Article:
In the United States one defining aspect of the national culture is the love of cars and the road we travel for our daily lives and to distant points beyond our regular commuting.
The Bureau of Transportation Statistics offers a glimpse into long-distance summer travel defined as greater than 50 miles. The average American travels 284 miles one way to a summer destination.
Our car culture dominates, with nine out of ten trips occurring in a personal vehicle. With so much to see and do across our nation, 97 percent of our vacations occur in the U.S.
Safe Travel Planning
Even before you set out on your journey, you will want to make sure that your car has been serviced for a fresh oil change, fluid level and tire checks, and any needed updates from manufacturer recalls. Also check your trunk for safety gear, including a spare tire, a jack, flares and jumper cables. You may want to update your roadside assistance package through your insurance company or AAA. If you are taking a family winter trip, you will also want to stash away winter survival gear — including blankets, extra coats and gloves, water and non-perishable foods — in case you get stuck in bad weather.
Take the time to plan your family’s safe travel. Arrange to travel with a cell phone and charger. This provides you access to services such as calling ahead for hotel reservations, but more importantly gives you the ability to call 911 for police or emergency services anywhere you travel in the U.S.
If you have no cell phone or if there is no coverage, you will need a Call Police-Send Help sign to put in your window so that you can let others know you need help without having to stop. When stopping to explore, be sure to lock your car doors, and lock valuables in the trunk or take them with you. We all want to be good Samaritans, but don’t stop for strangers. If you think someone is in trouble, call 911 and notify properly equipped emergency personnel of the situation. Your safety and that of your family must always come first when traveling. Always park in well-lit, heavily traveled areas.
Traveling safely means keeping distractions to a minimum and your attention on the road ahead. As you drive, keep your gaze up and look several cars ahead for changing traffic situations. Avoid slamming on the breaks or sudden shifts in steering to maintain vehicle control. To avoid distractions, put away your phone and appoint a passenger in charge of in-vehicle technology. Minimize distractions from the kids by establishing behavioral ground rules. Keep calm and wait until you can stop safely to address any major behaviors.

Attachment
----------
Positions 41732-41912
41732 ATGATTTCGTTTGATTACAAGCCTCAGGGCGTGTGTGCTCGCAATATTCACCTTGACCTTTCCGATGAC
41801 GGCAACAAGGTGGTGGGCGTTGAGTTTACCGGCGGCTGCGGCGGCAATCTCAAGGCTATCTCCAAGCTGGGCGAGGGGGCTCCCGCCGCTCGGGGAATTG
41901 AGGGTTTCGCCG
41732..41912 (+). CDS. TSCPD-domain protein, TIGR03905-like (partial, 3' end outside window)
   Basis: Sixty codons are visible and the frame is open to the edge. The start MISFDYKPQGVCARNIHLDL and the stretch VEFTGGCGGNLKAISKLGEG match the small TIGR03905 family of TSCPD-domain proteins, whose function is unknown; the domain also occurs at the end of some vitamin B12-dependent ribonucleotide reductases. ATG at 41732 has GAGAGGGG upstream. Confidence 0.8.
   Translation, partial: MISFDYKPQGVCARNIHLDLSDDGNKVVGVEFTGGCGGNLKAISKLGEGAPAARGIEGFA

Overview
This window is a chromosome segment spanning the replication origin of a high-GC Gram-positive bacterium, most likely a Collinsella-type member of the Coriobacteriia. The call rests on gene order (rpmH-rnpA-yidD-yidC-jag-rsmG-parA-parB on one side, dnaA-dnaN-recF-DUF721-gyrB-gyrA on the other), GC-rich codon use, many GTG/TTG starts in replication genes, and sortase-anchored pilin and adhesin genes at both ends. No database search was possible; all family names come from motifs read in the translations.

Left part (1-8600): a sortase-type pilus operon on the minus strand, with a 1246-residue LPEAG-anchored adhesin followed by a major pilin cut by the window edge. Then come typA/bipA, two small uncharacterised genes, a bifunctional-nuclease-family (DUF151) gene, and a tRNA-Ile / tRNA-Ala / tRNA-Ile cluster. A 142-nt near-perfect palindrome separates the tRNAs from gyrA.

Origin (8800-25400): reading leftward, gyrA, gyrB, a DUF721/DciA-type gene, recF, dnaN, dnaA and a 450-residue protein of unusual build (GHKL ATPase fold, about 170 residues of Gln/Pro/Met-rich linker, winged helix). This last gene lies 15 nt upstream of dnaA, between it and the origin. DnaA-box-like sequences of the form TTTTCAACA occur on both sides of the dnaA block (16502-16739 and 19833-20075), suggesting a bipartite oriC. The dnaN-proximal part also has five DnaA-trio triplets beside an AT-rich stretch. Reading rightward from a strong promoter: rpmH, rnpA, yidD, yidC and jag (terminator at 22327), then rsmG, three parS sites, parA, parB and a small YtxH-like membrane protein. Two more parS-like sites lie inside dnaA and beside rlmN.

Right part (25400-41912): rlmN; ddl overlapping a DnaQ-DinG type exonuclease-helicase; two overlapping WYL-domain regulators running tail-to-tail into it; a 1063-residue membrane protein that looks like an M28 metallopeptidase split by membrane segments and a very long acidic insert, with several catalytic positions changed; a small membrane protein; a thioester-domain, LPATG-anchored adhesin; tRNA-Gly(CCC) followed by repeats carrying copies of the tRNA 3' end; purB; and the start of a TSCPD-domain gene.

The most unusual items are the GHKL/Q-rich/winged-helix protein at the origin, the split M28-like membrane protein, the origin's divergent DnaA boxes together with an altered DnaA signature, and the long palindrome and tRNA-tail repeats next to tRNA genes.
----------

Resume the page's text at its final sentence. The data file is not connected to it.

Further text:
As you travel, make regular stops to stretch your legs, take bathroom breaks and have something to drink and eat. Pack bottles of water and small, nutritious snacks. Also load into the front of the car small bags of diversionary activities such as books, movies and car-appropriate games. It’s fun for everyone in the car to play games such as I-Spy and the License Plate game. Your family will be happier and enjoy the trip more if there is plenty to occupy their time if not driving.
It’s important to remember that the driver also gets fatigued and, if at all possible, trade off drivers every couple of hours. You must be alert to your surroundings, including motorcyclists — and even pedestrians — as you travel through communities. Speed limits vary extensively per state and community, so it is imperative to watch for road signs and remain at or under the posted limit. Nothing ruins a vacation faster than a speeding ticket.
When you are traveling with your family, take extra measures. Never leave children unattended in your car. In the summer, cars can become intolerably hot, and, in winter, freezing cold. Since 1998, there have been on average 37 child heatstroke deaths from being locked in a car. Most victims were under the age of two and were inadvertently left in a car by a parent or caregiver. Equally important, unattended children can be targeted for abduction or be the unintended rider in a stolen car.
Know what the seatbelt and car seat/booster laws are from state to state as you travel. Parent Central (https://www.safercar.gov/parents/index.htm) offers good general guidelines. The Governors Highway Safety Association (http://www.ghsa.org) maintains an easy-to-follow listing of states and their child car restraint laws.
Start by setting a good example and ensure that everyone utilizes a seatbelt or car safety seat every time the car is started and in motion. The safest place in the car for children 13 and under is restrained in the back seat. Check the websites above or your car manual regarding finding and installing the correct, age-appropriate car seat.
Dr. Elizabeth Gephart, DNP, is a board-certified PNP practicing in Decatur, IL, at Crossing Healthcare and Millikin University.